• 12. The Worksheet for Cash Flows of the Baldwin Company (continued) ($ thousands) (All cash flows occur at the end of the year.) Year 0 Year 1 Year 2 Year 3 Year 4 Income: (8) Sales Revenues (9) Operating costs 100.00 163.00 249.72 212.20 50.00 88.00 145.20 133.10 Year 5 129.90 87.84 Again, production (in units) by year during 5-year life of the machine is given by: (5,000, 8,000, 12,000, 10,000, 6,000). Production costs during first year (per unit) are $10 and (increase 10% per year thereafter). Production costs in year 2 = 8,000×[$10×(1.10)1] = $88,000
  • 13. The Worksheet for Cash Flows of the Baldwin Company (continued) ($ thousands) (All cash flows occur at the end of the year.) Year 0 Year 1 Year 2 Year 3 Year 4 Income: (8) Sales Revenues (9) Operating costs (10) Depreciation Year 5 100.00 163.00 249.72 212.20 129.90 50.00 88.00 145.20 133.10 87.84 20.00 32.00 19.20 11.52 11.52 Depreciation is calculated using the Accelerated Cost Recovery System (shown at right) Our cost basis is $100,000 Depreciation charge in year 4 = $100,000×(.1152) = $11,520. Year 1 2 3 4 5 6 Total ACRS % 20.00% 32.00% 19.20% 11.52% 11.52% 5.76% 100.00%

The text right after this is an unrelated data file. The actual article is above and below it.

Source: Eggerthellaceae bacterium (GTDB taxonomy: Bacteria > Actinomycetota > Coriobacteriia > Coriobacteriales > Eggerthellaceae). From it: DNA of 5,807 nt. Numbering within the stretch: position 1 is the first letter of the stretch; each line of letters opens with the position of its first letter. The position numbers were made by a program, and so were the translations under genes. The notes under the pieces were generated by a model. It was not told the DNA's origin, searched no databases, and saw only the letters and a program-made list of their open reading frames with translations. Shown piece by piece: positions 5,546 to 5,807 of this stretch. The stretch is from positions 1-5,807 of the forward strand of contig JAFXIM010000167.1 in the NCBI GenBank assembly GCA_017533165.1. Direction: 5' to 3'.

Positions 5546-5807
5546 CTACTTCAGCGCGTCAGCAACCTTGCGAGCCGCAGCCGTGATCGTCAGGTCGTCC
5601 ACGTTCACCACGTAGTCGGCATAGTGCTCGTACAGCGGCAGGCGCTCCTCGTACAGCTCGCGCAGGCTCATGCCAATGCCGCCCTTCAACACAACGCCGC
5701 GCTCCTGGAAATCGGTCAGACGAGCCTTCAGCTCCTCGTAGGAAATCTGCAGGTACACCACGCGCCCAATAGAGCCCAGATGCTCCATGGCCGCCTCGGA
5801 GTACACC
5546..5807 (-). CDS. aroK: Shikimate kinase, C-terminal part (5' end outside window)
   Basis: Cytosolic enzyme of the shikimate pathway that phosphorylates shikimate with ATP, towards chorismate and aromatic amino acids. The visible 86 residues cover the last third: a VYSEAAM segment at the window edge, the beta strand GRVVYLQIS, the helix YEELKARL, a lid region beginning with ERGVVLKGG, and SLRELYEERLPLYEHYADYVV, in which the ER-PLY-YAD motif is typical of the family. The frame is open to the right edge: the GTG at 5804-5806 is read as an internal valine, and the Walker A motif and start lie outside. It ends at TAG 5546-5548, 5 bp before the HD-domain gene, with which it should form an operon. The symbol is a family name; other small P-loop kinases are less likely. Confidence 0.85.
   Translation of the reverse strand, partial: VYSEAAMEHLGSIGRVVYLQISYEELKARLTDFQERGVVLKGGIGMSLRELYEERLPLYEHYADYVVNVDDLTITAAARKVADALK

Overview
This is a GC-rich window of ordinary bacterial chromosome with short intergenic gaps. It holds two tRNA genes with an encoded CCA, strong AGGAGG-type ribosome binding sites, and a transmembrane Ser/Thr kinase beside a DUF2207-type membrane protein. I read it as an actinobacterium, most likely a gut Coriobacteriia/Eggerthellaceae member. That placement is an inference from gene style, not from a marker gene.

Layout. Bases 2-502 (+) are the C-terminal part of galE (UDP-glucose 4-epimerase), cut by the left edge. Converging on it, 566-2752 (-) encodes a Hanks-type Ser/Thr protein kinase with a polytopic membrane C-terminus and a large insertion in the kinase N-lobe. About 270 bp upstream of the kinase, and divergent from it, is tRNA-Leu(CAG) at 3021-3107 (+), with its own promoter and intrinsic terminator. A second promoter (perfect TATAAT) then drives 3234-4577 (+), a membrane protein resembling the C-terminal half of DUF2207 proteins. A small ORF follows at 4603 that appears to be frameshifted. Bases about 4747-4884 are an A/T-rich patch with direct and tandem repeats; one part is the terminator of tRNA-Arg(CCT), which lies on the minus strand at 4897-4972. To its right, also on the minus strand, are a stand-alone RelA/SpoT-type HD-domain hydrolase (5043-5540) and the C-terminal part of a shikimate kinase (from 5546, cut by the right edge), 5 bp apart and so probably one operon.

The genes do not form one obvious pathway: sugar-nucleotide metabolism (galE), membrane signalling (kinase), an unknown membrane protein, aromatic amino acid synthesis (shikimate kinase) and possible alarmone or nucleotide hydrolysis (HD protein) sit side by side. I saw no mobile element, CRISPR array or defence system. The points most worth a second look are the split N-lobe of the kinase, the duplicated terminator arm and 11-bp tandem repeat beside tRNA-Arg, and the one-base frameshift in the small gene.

• 14. The Worksheet for Cash Flows of the Baldwin Company (continued) ($ thousands) (All cash flows occur at the end of the year.) Year 0 Year 1 Year 2 Year 3 Year 4 Year 5 Income: (8) Sales Revenues 100.00 163.00 249.72 212.20 129.90 (9) Operating costs 50.00 88.00 145.20 133.10 87.84 (10) Depreciation 20.00 32.00 19.20 11.52 11.52 (11) Income before taxes 30.00 43.20 85.32 67.58 30.54 [(8) – (9) - (10)] (12) Tax at 34 percent 10.20 14.69 29.01 22.98 10.38 (13) Net Income 19.80 28.51 56.31 44.60 20.16
  • 15. Incremental After Tax Cash Flows (IATCF) of the Baldwin Company Year 0 (4) OCF (1) – (2) – (3) (5) Total CF of Investment (6) IATCF [(4) + (5)] Year 2 Year 3 Year 4 Year 5 $100.00 $163.00 $249.72 $212.20 $129.90 -50.00 -88.00 -145.20 133.10 -87.84 -10.20 -14.69 -29.01 -22.98 -10.38 39.80 (1) Sales Revenues (2) Operating costs (3) Taxes Year 1 60.51 75.51 56.12 31.68 –6.32 –8.65 3.75 192.98 54.19 66.86 59.87 224.66 –260 –260 39.80 $39.80 $54.19 $66.86 $59.87 $224.66 + + + + 2 3 4 (1.10) (1.10) (1.10) (1.10) (1.10)5 NPV = $51,588.05 NPV = −$260 +
  • 16. Internal Rate of Return (IRR)  IRR is that discount rate that makes NPV zero  If IRR is higher than the applicable discount rate then NPV is positive  Higher the IRR  Higher the NPV 16